Journal of Biomechanics (J BIOMECH)

Publisher: University of Michigan. Highway Safety Research Institute; American Society of Biomechanics; European Society of Biomechanics; International Society of Biomechanics; Japanese Society for Clinical Biomechanics and Related Research; All authors, Elsevier

Journal description

The Journal of Biomechanics publishes reports of original and substantial findings using the principles of mechanics to explore biological problems. Analytical, as well as experimental papers may be submitted. Substantially new techniques not testing some explicit hypothesis or reporting original observations may be considered for Technical Notes. The criteria for acceptance of manuscripts include excellence, novelty, significance, clarity, conciseness and interest to the readership. Papers published in the journal may cover a wide range of topics in biomechanics, including, but not limited to: Fundamental Topics - Dynamics of the musculoskeletal system, mechanics of hard and soft tissues, mechanics of muscles, mechanics of bone remodelling, mechanics of implant-tissue interfaces, mechanisms of cells. Cardiovascular and Respiratory Biomechanics - Mechanics of blood flow, air flow, mechanics of the soft tissues, flow-tissue or flow-prosthesis interactions. Dental Biomechanics - Design and analysis of dental prostheses, mechanics of chewing. Injury Biomechanics - Mechanics of impact, dynamics of man-machine interaction. Orthopedic Biomechanics - Mechanics of fracture and fracture fixation, mechanics of implants and implant fixation, mechanics of bones and joints. Rehabilitation Biomechanics - Analyses of gait, mechanics of prosthetics and orthotics. Sports Biomechanics - Mechanical analyses of sports performance. Cell Biomechanics - Relationship of mechanical environment to cells and tissue responses.The journal is affiliated to the American Society of Biomechanics, the International Society of Biomechanics. and the European Society of Biomechanics. The journal is featured in 'Biomechanics World Wide'.

Current impact factor: 2.75

Impact Factor Rankings

2015 Impact Factor Available summer 2016
2014 Impact Factor 2.751
2013 Impact Factor 2.496
2012 Impact Factor 2.716
2011 Impact Factor 2.434
2010 Impact Factor 2.463
2009 Impact Factor 2.657
2008 Impact Factor 2.784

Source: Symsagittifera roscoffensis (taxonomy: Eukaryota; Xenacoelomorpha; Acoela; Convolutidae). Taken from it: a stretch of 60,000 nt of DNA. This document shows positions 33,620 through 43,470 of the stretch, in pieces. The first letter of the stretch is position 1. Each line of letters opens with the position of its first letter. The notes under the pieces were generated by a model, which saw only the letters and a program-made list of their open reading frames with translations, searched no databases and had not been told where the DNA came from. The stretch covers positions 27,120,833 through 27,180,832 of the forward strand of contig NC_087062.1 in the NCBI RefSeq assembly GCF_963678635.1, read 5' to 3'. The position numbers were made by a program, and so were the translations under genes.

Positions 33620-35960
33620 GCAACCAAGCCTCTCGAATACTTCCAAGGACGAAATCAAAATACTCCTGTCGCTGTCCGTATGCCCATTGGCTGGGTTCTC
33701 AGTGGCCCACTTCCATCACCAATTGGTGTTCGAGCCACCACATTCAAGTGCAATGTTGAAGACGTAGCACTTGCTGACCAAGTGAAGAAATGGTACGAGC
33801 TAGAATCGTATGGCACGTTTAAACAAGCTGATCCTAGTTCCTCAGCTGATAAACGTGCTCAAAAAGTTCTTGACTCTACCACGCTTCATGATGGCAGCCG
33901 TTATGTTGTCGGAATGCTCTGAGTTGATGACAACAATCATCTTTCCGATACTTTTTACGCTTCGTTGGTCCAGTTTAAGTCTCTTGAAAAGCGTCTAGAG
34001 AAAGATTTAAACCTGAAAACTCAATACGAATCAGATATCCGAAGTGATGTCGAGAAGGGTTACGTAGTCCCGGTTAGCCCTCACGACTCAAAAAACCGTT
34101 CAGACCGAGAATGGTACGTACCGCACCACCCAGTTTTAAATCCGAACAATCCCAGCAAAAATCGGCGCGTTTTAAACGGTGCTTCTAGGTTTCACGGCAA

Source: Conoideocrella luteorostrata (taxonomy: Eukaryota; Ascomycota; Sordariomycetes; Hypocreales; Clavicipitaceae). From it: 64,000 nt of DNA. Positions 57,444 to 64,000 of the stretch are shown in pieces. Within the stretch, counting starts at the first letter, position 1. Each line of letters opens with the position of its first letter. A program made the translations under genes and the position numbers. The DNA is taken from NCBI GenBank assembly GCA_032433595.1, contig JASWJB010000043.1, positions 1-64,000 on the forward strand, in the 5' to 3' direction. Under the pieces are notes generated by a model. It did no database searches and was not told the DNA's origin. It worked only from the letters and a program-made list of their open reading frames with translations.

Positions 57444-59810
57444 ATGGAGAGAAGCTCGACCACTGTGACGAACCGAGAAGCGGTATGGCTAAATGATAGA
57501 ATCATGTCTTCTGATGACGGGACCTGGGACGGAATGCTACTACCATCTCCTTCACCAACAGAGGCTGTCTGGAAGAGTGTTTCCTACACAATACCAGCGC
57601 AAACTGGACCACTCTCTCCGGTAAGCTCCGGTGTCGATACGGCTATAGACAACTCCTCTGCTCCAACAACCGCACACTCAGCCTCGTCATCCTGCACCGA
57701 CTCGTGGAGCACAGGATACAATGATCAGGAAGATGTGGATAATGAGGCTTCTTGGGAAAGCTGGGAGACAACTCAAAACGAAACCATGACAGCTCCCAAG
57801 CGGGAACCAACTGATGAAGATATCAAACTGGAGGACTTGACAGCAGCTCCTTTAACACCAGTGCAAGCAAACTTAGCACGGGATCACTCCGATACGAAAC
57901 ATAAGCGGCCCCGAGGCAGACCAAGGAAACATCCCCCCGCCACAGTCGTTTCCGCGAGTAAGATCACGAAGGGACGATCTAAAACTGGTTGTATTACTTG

2007 Impact Factor 2.897
2006 Impact Factor 2.542
2005 Impact Factor 2.364
2004 Impact Factor 1.911
2003 Impact Factor 2.005
2002 Impact Factor 1.889
2001 Impact Factor 1.856
2000 Impact Factor 1.474
1999 Impact Factor 1.536
1998 Impact Factor 1.484
1997 Impact Factor 1.461
1996 Impact Factor 1.512
1995 Impact Factor 1.302
1994 Impact Factor 1.548
1993 Impact Factor 1.058
1992 Impact Factor 1.02

Impact factor over time

Impact factor

Additional details

5-year impact 3.16
Cited half-life 9.30
Immediacy index 0.46
Eigenfactor 0.03
Article influence 0.92
Website Journal of Biomechanics website
Other titles Journal of biomechanics
ISSN 0021-9290
OCLC 1754470
Material type Periodical, Internet resource
Document type Journal / Magazine / Newspaper, Internet Resource

Publisher details


  • Pre-print
    • Author can archive a pre-print version
  • Post-print
    • Author can archive a post-print version
  • Conditions
    • Authors pre-print on any website, including arXiv and RePEC
    • Author's post-print on author's personal website immediately
    • Author's post-print on open access repository after an embargo period of between 12 months and 48 months
    • Permitted deposit due to Funding Body, Institutional and Governmental policy or mandate, may be required to comply with embargo periods of 12 months to 48 months
    • Author's post-print may be used to update arXiv and RepEC
    • Publisher's version/PDF cannot be used
    • Must link to publisher version with DOI
    • Author's post-print must be released with a Creative Commons Attribution Non-Commercial No Derivatives License
    • Publisher last reviewed on 03/06/2015
  • Classification
    ​ green

Publications in this journal

  • Journal of Biomechanics 09/2015; In Press.
  • [Show abstract] [Hide abstract]